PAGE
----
Nunavut cabinet minister claims workplace conflict isn’t that bad

“As the minister I see the reports, and we’re improving”


Iqaluit-Niaqunnguu MLA Pat Angnakak wants to know if dissolving the human resources department has led to more workplace conflict in the GN public service. (PHOTO BY THOMAS ROHNER)

Iqaluit-Niaqunnguu MLA Pat Angnakak wants to know if dissolving the human resources department has led to more workplace conflict in the GN public service. (PHOTO BY THOMAS ROHNER)

The Government of Nunavut is not adequately addressing workplace conflicts within the public service, Iqaluit MLA Pat Angnakak said Oct. 22 at the Legislative Assembly in Iqaluit.

But Keith Peterson, the territory’s finance minister — responsible for administering the Public Service Act — appears to disagree.

“The system and process that we have for resolving disputes, conflicts and grievances has to have the trust and confidence of its participants, and that trust and confidence is currently lacking,” Angnakak, the member for Iqaluit-Niaqunnguu, said in a member’s statement.

Widespread nepotism and favouritism in hiring, especially for casual employees, and ineffective processes aimed at resolving workplace conflicts are detracting from the “hard work and dedication” of most GN employees who strive to make Nunavut a better place, the MLA said.

“I think that we can make a step in the right direction by not pretending that things are just fine and that anyone who complains is simply a troublemaker,” she said.

But during question period, Peterson suggested the picture isn’t as bleak as Angnakak paints it, and that human resource issues in the GN are “improving.”

“There were almost 13,000 applications for 433 jobs last year, so somebody wants to work for the [GN],” Peterson said.

Nunatsiaq News interviewed Angnakak for a recent two-part series that looked at workplace harassment within the GN.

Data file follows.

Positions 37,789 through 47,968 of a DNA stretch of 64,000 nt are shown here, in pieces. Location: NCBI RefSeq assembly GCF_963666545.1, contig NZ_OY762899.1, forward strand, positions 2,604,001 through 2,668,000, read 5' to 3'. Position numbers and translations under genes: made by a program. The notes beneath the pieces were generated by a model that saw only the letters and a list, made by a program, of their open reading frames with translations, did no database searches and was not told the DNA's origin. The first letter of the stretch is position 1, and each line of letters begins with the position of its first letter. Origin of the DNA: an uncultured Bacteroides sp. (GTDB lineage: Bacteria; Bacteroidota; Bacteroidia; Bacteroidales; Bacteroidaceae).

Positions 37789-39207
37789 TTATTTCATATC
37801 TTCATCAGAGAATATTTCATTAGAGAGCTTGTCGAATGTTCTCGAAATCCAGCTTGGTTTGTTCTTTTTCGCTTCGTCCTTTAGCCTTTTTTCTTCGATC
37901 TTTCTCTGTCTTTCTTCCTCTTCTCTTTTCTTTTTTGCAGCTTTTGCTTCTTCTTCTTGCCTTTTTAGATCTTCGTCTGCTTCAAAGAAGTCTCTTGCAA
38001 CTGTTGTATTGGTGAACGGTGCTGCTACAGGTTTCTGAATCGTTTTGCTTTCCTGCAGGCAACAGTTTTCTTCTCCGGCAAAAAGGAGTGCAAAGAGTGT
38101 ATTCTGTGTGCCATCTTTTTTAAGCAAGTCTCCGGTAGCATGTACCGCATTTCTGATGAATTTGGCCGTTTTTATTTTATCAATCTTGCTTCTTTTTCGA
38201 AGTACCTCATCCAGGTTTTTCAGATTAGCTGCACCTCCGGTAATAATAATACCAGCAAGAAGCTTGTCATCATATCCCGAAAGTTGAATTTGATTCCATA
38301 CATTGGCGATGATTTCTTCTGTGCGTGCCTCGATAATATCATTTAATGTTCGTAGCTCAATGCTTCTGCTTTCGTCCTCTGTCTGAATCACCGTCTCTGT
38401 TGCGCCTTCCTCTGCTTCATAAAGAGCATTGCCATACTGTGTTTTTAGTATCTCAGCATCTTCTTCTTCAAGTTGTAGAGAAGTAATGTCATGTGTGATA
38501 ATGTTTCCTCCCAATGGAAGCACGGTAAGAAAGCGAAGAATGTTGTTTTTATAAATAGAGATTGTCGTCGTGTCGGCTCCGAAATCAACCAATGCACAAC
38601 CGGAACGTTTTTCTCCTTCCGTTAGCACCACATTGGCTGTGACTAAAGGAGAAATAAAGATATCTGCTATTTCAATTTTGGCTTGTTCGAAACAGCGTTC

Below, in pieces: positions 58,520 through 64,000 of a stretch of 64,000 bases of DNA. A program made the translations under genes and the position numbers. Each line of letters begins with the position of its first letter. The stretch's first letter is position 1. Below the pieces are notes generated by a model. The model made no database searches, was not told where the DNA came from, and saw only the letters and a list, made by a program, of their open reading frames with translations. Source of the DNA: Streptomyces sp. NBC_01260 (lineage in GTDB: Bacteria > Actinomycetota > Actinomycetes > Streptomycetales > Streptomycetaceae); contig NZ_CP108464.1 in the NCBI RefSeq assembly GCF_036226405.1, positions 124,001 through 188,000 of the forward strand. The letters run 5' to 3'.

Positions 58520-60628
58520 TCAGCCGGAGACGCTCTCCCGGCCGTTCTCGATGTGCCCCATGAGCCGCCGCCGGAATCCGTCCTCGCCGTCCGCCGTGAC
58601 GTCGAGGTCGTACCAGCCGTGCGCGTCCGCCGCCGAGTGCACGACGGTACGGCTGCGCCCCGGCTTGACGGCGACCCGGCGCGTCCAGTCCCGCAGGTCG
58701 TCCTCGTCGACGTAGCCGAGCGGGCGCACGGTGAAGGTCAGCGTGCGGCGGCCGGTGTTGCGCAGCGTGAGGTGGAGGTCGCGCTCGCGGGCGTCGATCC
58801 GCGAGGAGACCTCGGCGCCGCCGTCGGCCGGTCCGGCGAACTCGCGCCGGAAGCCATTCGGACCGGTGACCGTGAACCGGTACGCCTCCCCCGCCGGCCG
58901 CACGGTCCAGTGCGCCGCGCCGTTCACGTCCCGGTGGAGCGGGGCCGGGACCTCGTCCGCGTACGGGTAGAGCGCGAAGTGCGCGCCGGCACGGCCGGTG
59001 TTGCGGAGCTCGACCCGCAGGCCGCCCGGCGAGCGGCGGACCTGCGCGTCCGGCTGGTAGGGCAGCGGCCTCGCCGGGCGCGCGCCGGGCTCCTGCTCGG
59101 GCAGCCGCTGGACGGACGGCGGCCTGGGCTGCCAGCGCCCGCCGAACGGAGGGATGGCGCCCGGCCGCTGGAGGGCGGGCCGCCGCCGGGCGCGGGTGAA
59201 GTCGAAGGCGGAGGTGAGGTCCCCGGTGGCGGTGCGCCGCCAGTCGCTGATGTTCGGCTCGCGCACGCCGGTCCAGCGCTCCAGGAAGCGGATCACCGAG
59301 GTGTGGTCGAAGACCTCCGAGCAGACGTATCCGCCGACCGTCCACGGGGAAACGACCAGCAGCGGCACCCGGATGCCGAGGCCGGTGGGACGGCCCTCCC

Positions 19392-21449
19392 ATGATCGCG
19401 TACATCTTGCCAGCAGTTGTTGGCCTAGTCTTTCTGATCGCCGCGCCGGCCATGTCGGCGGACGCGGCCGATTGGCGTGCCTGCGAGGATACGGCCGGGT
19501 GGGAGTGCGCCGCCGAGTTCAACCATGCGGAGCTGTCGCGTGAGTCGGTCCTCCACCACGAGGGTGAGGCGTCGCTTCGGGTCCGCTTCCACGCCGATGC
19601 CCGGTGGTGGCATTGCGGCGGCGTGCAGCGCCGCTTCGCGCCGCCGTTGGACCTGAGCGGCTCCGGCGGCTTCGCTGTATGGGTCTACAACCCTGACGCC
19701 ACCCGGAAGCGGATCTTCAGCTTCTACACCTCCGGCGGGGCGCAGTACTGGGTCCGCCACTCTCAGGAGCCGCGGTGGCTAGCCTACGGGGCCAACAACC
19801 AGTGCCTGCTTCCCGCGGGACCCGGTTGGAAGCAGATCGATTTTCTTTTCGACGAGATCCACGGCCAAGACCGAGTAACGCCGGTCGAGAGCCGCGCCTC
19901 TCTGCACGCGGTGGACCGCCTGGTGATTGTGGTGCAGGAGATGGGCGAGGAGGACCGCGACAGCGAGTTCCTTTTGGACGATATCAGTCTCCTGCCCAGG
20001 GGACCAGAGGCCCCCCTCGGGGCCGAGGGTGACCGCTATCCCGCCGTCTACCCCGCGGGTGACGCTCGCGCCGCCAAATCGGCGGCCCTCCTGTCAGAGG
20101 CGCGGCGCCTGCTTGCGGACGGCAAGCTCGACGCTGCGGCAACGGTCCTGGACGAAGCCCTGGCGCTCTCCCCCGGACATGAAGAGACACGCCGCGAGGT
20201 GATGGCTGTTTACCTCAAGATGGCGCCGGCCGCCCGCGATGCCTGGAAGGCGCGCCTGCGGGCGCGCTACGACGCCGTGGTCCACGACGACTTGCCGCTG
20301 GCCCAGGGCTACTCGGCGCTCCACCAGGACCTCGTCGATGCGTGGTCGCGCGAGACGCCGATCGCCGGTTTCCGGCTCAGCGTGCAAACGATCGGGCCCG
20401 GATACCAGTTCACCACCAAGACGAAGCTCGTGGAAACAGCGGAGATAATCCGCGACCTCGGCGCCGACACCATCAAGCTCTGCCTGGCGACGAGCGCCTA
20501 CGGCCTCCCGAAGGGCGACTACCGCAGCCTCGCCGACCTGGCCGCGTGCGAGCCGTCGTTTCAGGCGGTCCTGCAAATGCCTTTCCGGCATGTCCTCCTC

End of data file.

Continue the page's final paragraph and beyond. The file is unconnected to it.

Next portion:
In that series, three former employees said senior managers bullied them out of their jobs and left them with serious, long-lasting health problems.

In the legislature Oct. 22, Angnakak said dissolving the standalone human resources department in 2012 is likely adding to the government’s staffing problems and failure to adequately address workplace conflicts

The GN restructured itself in 2012, folding some human resources tasks into the Department of Executive and Intergovernmental Affairs and other tasks into the finance department.

A critical report by the Auditor General of Canada in 2010 on the performance of Nunavut’s human resources department led, in part, to that change, which Angnakak said has caused “lost focus.”

“Training and development are in one area, but staffing is in another. These things are fundamentally linked, and I will continue to push for this matter to be reconsidered before the end of our term,” Angnakak said.

During question period, Angnakak asked Peterson about a number of Department of Human Resources reports which she said were being tabled in the legislature later than in previous years.

“Would the minister acknowledge that the elimination of the Department of Human Resources has had a negative impact in a significant number of areas, including accountability to the Legislative Assembly?” Angnakak asked.

Peterson, who earlier pointed out that his department has not missed deadlines for any reports mandated by law, said things are getting better.

“Every government department has a human resources person now… As the minister I see the reports, and we’re improving,” he said.

Peterson, who admitted legislators have been hearing about human resources “issues…for many years,” said there are two sides to every story, including the stories of Angnakak’s constituents who complain about unresolved workplace conflict.

“I have been… reading the online posts that are very negative and nasty posts about the very hard-working employees of all government departments,” he said, presumably referring to the nearly 170 comments Nunatsiaq News‘ two-part series inspired online.

But many of those comments described present and past civil servants’ experiences with harassment within the GN in more neutral terms than Peterson suggested.

One commenter identified himself as Bill Riddell, saying in his eight years of service to the GN he worked as a fair practices officer and residential tenancies officer.

“During those times I witnessed a genuine attempt by managers to find the real facts, but I also witnessed harassment and sneaky strategies to drum people out or cover up blatant and emotional bullying by some top bureaucrats,” Riddell wrote.

“There are many people who have felt the impacts of [workplace] mobbing, who are still afraid to speak out about it,” another commenter wrote.

“It’s time to end the era of workplace abuse and bullying!” a third commenter wrote, adding, “Keep talking everyone! People who haven’t had a chance to voice themselves, this is also an opportunity for you!”

The series has also inspired a Facebook group, though that group hasn’t attracted many members to date.

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